Even worse is the timetable. People with smart cards have until May 30, 2001, to redeem any money they have stored on their smart cards. After that, the money goes “poof.” The problem with that, of course, being that most students left campus two weeks ago with the conclusion of finals week and won’t be back until late August.

I’m sure they’ll be happy to learn that the university waited until April 26 to issue a memo noting that the deadline is May 30, 2001 to redeem any value off of these cards.

Which sort of explains another technological fiasco they’re embarking on. Somebody in the upper levels of management decided there would be nothing cooler than to set up an 802.11b wireless network all over campus. They’ve been going around with various signal testing instruments to figure out the best places to deploy the system and expect to have it up in the Fall.

The problem is that the security system in 802.11b is known to have a number of flaws that only recently came to light, but the official line here is that the security issues for a wireless and a wired LAN are exactly the same. Now at the moment nobody’s found an easy way to hack their way into an 802.11b system, but it’s probably just a matter of time.

Regardless, do you really want to spend a lot of money on a system that some 15-year-old in Finland might render unusable at any moment? Not to mention that although bigger and better versions of the 802.11 standard are in the works, its becoming pretty clear that it is very unlikely there will be any backward compatibility or cost efficient upgrade path for 802.11b.

Which doesn’t matter to me. If someone wants to go to the lengths of breaking into the wireless system I’m setting up at home, they’re not going to find much and more importantly if a hack does ever become widespread I’ll just ditch the equipment and be out what, $300-$500 or so. But the university is going to sink a lot more than $300-$500 in it (plus I imagine there would be a lot more of interest on the president’s laptop than on mine).

I know why large organizations do these sorts of things — layers of bureaucracy — but it still never fails to amaze me.

One last silly technology story. At one place I worked we used a lot of audiovisual control equipment to switch between literally dozens of different audio and video sources. One of the main pieces of equipment — which was originally packaged with a proprietary control system — was on the edge of breaking down and both it and the control system needed replacing.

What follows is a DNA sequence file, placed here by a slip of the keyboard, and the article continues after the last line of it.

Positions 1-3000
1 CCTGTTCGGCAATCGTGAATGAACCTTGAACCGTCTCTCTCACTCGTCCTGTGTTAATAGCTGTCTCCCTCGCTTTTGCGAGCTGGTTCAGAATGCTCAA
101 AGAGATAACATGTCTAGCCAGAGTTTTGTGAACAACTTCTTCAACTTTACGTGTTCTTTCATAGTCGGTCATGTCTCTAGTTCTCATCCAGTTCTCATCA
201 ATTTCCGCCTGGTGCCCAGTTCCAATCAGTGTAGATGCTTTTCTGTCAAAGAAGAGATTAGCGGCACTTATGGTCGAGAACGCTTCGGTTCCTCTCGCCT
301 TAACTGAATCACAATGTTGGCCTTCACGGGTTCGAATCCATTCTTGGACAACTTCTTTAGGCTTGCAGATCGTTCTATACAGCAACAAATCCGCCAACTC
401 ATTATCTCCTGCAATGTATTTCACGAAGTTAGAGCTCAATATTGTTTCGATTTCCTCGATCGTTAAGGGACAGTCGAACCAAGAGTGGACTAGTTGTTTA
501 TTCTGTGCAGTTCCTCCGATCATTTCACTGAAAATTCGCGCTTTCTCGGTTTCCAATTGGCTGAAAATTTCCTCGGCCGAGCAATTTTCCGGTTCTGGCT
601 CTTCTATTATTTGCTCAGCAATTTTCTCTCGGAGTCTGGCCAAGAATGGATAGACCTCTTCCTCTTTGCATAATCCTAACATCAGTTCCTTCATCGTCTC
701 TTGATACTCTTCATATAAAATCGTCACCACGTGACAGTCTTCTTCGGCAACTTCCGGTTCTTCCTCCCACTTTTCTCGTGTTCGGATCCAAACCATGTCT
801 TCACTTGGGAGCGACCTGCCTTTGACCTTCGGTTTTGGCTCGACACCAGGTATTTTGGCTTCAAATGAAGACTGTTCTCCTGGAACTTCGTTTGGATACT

So a single manager who never actually used the equipment made the purchasing decision by himself and ended up with a $30,000 piece of junk which had less functionality than a number of $6,000 to $8,000 systems on the market at that time. But, it had a visual, point-and-click mouse-driven interface which the manager thought was the wave of the future, so that was the route we had to go.

Dying Without A Cemetery Plot Is Illegal in Le Lavandou, France

An example of just how crazy state regulation can be, the town of Le Lavandou recently proclaimed that “it is forbidden without a cemetery plot to die on the territory of the commune.” Don’t blame the town’s politicians for the bizarre law, however, — the blame lies squarely with environmentalists.

The small town of only 80 people knew it was running out of cemetery space, but because it is near the sea shore environmentalists successfully sued to block a new grave yard the town had planned. Instead the environmentalists want Le Lavandou to use an abandoned rock quarry as a graveyard, which the mayor, Gil Bernardi, denounced as nothing more than a “dump” which doesn’t give proper respect to the dead.

The town hopes to have the ruling overturned on appeal, but in the mean time officials were forced to enact the “no dying” law in order to minimize their own liability for those who die. The law may remain in effect for awhile as the appeals procedure could take upwards of three years to wind its way through the courts.


Dying prohibited in Riviera town. The Associated Press, September 21, 2000.